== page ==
Robotics: Science and Systems 2018

Workshop on Models and Representations for Natural Human-Robot Communication

Overview


A long-standing goal is the realization of robots that can easily join and effectively work alongside people within our homes, manufacturing centers, and healthcare facilities. In order to achieve this vision, we need to develop robots that people are able to command, control, and communicate with in ways that are intuitive, expressive, and flexible. Recognizing this need, much attention has been paid of late to natural language speech as an effective medium for humans and robots to communicate. A primary challenge to language understanding is to relate free-form language to a robot's world model --- its understanding of our unstructured environments and the ways in which it can act in these environments. This problem dates back to the earliest days of artificial intelligence and has witnessed renewed interest with advances in machine learning and probabilistic inference.

Call for Papers


We welcome contributions from a broad range of areas related to the development of models and algorithms that enable natural communication between humans and robots. We particularly encourage recent and ongoing research at the intersection of robotics and fields that include natural language processing, machine learning, and computer vision.

The workshop is intended for a broad audience working on problems related to representations of environments across a variety of domains. We anticipate participation by researchers whose interests draw from robotics, machine learning, perception, mapping, motion planning, and human-robot interaction, among others.

Topics of interest include, but are not limited to:

  • Robot knowledge representations
  • Spatial-semantic mapping
  • Semantic perception
  • Spatial-semantic representations for planning
  • Spatial language modeling and interpretation
  • Common datasets for training and benchmarking
  • Grounded language acquisition/learning
  • Spatial language modeling and interpretation
  • Robot knowledge representations
  • Interactive and active learning
  • Learning from demonstration
  • Natural language dialog

We invite participants to submit extended abstracts or full papers that describe recent or ongoing research. We encourage authors to accompany their submissions with a video that describes or demonstrates their work. Authors of accepted abstracts/papers will have the opportunity to disseminate their work through an oral presentation and/or interactive poster session.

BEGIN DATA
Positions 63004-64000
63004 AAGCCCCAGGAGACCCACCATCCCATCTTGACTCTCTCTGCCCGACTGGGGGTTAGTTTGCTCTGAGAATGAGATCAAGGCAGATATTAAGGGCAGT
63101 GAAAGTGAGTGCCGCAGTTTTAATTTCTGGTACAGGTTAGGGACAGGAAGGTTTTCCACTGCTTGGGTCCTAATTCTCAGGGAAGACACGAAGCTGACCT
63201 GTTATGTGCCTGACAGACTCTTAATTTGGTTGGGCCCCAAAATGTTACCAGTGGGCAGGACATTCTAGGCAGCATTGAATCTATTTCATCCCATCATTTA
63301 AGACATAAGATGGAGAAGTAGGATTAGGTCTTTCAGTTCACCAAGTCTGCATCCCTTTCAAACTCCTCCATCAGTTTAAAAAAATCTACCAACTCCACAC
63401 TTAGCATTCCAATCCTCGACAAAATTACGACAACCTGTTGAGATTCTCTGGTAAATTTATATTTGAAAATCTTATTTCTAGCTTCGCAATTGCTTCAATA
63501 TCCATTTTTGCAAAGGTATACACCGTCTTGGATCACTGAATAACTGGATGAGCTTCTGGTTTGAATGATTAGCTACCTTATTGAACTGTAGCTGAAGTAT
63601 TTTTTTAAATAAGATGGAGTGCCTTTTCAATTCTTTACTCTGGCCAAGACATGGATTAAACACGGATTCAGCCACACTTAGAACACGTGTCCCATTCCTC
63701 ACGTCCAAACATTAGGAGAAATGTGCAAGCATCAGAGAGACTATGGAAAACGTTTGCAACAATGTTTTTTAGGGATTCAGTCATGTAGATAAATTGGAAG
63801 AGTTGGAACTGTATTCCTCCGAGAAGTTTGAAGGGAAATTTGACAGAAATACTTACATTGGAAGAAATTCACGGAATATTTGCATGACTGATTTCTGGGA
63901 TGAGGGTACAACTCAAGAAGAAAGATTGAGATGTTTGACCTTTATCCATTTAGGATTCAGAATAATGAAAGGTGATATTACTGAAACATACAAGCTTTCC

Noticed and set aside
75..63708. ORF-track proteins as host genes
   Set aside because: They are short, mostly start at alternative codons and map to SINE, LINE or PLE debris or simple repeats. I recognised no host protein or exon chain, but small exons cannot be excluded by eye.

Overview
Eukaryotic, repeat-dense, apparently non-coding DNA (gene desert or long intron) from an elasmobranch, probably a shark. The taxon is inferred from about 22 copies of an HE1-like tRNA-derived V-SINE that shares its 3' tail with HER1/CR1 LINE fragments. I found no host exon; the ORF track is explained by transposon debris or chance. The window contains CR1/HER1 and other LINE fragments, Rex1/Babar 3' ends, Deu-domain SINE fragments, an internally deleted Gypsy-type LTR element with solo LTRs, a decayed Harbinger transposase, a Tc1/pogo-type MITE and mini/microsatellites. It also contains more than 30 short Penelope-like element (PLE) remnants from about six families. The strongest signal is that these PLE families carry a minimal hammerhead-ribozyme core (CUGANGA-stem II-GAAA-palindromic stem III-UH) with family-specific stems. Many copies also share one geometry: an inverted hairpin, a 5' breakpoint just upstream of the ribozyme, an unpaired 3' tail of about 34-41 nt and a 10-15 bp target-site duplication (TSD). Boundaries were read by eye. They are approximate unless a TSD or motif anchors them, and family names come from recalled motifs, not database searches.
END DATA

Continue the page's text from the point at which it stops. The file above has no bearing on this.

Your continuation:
Papers (max eight pages, excluding references) and abstracts (max two pages, excluding references) should be in PDF format and adhere to the RSS paper format. Note that reviews will not be double blind and submissions should include the author names and affiliations.

Papers, abstracts, and supplementary materials can be submitted by logging in to the conference management website located at https://cmt3.research.microsoft.com/MRHRC2018.

Invited Talks


Mohit Bansal
University of North Carolina Chapel Hill

Dhruv Batra
Georgia Institute of Technology

Joyce Chai
Michigan State University

Anca Dragan
University of California, Berkeley

Maya Cakmak
University of Washington

Cynthia Matuszek
University of Maryland, Baltimore Country

Rohan Paul
Masssachusetts Institute of Technology

Zhou Yu
University of California Davis

Program


Location: The workshop will be held over two days during RSS 2018

The Workshop on Models and Representations for Natual Human-Robot Communication is a two day workshop composed of invited talks, contributed papers, and poster presentations. The detailed program is listed below.

Friday, June 29

09:00am–09:15am Introduction/Welcome
09:15am–09:45am Invited Talk #1
Title: TBD
09:45am–10:00am Contributed Talk #1
TBD
10:00am–10:30am Coffee Break
10:30am–10:45am Contributed Talk #2
TBD
10:45am–11:00am Contributed Talk #3
TBD
11:00am–11:30am Invited Talk #2
Title: TBD
11:30am–11:45am Contributed Talk #4
TBD
11:45am–12:00pm Contributed Talk #5
TBD
12:00pm–01:30pm Lunch
01:30pm–01:45pm Contributed Talk #6
TBD
01:45pm–02:00pm Contributed Talk #7
TBD
02:00pm–02:30pm Poster Session
02:30pm–03:00pm Coffee Break
03:00pm–03:30pm Poster Session (cont.)
03:30pm–04:00pm Invited Talk #3
Title: TBD
04:00pm–04:30pm Invited Talk #4
Title: TBD
04:30pm–05:30pm Discussion

Saturday, June 30

09:00am–09:15am Introduction/Welcome
09:15am–09:45am Invited Talk #5
Title: TBD
09:45am–10:00am Contributed Talk #8
TBD
10:00am–10:30am Coffee Break
10:30am–10:45am Contributed Talk #9
TBD
10:45am–11:00am Contributed Talk #10
TBD
11:00am–11:30am Invited Talk #6
Title: TBD
11:30am–11:45am Contributed Talk #11
TBD
11:45am–12:00pm Contributed Talk #12
TBD
12:00pm–01:30pm Lunch
01:30pm–01:45pm Contributed Talk #13
TBD
01:45pm–02:00pm Contributed Talk #14
TBD
02:00pm–02:30pm Poster Session
02:30pm–03:00pm Coffee Break
03:00pm–03:30pm Poster Session (cont.)
03:30pm–04:00pm Invited Talk #7
Title: TBD
04:00pm–04:30pm Invited Talk #8
Title: TBD
04:30pm–05:30pm Discussion/Closing

Organizers


Jacob Arkin
University of Rochester
j.arkin@rochester.edu

Andrea F. Daniele
Toyota Technological Institute at Chicago
afdaniele@ttic.edu

Nakul Gopalan
Brown University
ngopalan@cs.brown.edu

Thomas M. Howard
University of Rochester
thomas.howard@rochester.edu

Jesse Thomason
University of Washington
thomason.jesse@gmail.com

Matthew R. Walter
Toyota Technological Institute at Chicago
mwalter@ttic.edu

Lawson L.S. Wong
Brown University
lsw@brown.edu